- The Class of 2001’s job outlook is good.
- Grads may have to work their way up and in a team setting.
They’re here: Freshly scrubbed and graduated, the members of the Class of 2001 have entered the workforce.
Every summer, there is a rite of passage in the world of work. A crop of new ones come in and, too often, a crop of the not-so-new ones get worried.
It does not matter whether these graduates enter the job market armed with degrees from two-year technical institutions or advanced degrees from major colleges — they all start as freshmen at "first real job university." And despite some concerns about the strength of our nation’s economy and the outlook for entry-level job seekers (and everyone else, for that matter), it looks like our grads are doing just fine, thank you very much.
The average starting salary for college graduates is about $36,000. For engineers and those in the computer sciences, add another $10,000. Salaries in education start at nearly $39,000, marketing at $34,000 and advertising at about $28,000. Early indications show employers may need to hire 23 percent more college graduates from the Class of 2001 than they did from the previous graduating class. In addition, it is expected that about one-fifth of all job offers made this summer will be to new college graduates.
The best and the brightest of this new crew know learning doesn’t end with school. And I’m not just talking about life-long learning and skills development. The reality is, working in the real world is tough and learning that may be the toughest part of all.
For example, most recent college grads bring a wealth of technology and computer experience to the table. What does that mean for some folks and their first jobs? Answer: At first, you’ll do a lot more typing and a lot less programming then you might have expected. But do not despair. Rome was not built in a day. Neither was Microsoft.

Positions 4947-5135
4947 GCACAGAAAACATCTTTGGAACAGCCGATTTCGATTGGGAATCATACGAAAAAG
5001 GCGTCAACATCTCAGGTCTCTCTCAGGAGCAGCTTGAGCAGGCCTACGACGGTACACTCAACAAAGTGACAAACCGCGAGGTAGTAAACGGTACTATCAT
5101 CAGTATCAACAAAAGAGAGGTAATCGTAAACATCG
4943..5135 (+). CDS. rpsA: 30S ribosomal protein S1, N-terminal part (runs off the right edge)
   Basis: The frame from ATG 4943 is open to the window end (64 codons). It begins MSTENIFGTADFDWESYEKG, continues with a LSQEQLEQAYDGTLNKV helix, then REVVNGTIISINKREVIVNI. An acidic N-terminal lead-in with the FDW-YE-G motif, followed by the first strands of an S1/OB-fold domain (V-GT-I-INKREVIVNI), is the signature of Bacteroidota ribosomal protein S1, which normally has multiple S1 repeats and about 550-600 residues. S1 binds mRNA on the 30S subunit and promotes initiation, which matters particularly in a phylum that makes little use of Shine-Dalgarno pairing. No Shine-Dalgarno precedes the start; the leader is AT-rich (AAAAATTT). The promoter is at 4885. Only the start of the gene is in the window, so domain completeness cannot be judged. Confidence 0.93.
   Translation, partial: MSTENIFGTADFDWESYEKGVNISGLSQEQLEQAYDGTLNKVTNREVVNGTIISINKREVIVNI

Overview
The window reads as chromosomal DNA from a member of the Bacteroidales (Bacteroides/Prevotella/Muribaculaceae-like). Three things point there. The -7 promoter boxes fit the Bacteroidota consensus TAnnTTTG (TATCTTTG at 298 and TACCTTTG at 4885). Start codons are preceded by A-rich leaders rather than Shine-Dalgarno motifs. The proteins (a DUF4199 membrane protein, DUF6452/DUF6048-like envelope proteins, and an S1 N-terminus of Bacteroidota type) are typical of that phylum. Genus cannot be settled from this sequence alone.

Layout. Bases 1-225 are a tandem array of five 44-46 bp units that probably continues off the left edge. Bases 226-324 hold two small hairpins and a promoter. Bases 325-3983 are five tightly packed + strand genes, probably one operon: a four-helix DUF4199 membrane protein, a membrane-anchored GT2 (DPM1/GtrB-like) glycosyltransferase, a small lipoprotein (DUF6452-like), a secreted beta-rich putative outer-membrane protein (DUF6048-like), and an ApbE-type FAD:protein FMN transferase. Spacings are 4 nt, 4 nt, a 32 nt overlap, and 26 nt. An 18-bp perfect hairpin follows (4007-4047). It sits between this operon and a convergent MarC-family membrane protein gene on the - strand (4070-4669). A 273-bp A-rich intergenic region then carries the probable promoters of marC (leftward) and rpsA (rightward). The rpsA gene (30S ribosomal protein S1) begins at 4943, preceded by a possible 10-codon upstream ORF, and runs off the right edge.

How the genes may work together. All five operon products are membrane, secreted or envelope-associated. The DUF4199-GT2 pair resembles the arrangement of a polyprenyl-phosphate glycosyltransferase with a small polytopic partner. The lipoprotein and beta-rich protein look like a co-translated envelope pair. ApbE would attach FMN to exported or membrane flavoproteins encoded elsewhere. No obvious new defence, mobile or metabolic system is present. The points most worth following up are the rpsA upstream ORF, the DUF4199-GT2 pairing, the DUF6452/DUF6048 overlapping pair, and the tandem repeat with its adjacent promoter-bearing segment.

Keep in mind that college (high school and grade school, too) rewards individual achievement. So for many, the concept of working in groups or teams may be as foreign as a Swahili 101 class. Yes, the corporate recruiter was impressed with your leadership skills in school (volleyball team captain or fraternity president), but your immediate supervisor will be more impressed with how you work with your project team or colleagues. One of the most amazing things about the modern workplace is that individuals can shine bright as part of a team, and that teamwork excellence is a major criterion for advancing in corporate leadership.
There will be other surprises and disappointments, too. Your team will be asked to make a major presentation in Paris…in the spring…for two weeks all on the company’s time and dime. You will also be asked to work long hours and weekends. You will be asked for your opinion on the strategy. You will be asked to photocopy documents while everybody else gets to go to lunch. You will be asked to learn French — immediately. And when the time comes, you will not be asked to go on the trip. Deal with it. Your time will come, and sooner than you think.
Those of us who have been around the world of work a little longer and have perhaps become a bit "job blasé," can learn a thing or two from these new recruits. This is a generation that is fearless when it comes to technology, especially compared to some of us who break into hives when we hear the word "database." This is a generation where diversity is viewed as more of the norm, and where men and women work and compete on a more equal field. Most important, these new graduates, with their energy and enthusiasm, can also remind us every now and then that what we do and how we do it is much more important than title, office location and salary.